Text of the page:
It's not every day you find a classes focusing on the issue of noise pollution and how it affects wildlife, but Tommy Hayes, a rookie environmental science teacher in Boston has done just that; turning the need to confiscate the blaring iPod of a student into a teachable moment that class won't soon forget.
But how'd he turn a classroom distraction into such a great piece of environmental education?Well, he started off by telling the offending student not to turn it off as he went to confiscate it, and instead plugged it into a decibel meter while it was still blaring away. When it registered at 98 dB he pointed out to the class that had the student kept it running at that volume his hearing would have been irreparably damaged. And that got the rest of their attention.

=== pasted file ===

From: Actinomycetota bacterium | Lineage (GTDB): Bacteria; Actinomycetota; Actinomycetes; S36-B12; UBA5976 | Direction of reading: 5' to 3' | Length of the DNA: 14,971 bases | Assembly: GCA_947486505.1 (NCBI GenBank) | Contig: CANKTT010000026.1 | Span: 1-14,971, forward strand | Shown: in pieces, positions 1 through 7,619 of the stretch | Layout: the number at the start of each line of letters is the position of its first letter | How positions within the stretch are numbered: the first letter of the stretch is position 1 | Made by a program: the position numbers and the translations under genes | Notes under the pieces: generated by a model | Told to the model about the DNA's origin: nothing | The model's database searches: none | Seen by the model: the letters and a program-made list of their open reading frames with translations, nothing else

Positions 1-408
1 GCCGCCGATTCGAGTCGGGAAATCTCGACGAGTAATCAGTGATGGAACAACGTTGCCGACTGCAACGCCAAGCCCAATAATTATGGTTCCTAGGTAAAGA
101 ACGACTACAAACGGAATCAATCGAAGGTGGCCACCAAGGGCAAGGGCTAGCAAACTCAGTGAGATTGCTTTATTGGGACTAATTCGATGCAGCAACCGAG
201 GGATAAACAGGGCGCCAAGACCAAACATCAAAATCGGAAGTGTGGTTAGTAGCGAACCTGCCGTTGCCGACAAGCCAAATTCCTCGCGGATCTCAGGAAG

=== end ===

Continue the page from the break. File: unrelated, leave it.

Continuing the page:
Next, he decided to have them test all kinds of noises with the decibel meter, comparing each of them with the sound of birds warbling for mates in the local area. And soon enough students got the picture, recognizing how sound pollution impacts the ability of the bird population to find mates and live their lives in a busy city.
As Hayes shouted above the clanging dismissal bell, "If you're a bird, and you're singing your bird song because you need to find a mate, or find food or warn about danger; How can you compete with all that?"
I think a tip of the cap goes to this first year teacher, who found a great way to turn a potential problem into a moment of learning these kids can take with them for the rest of their lives.
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via: The Bay State Banner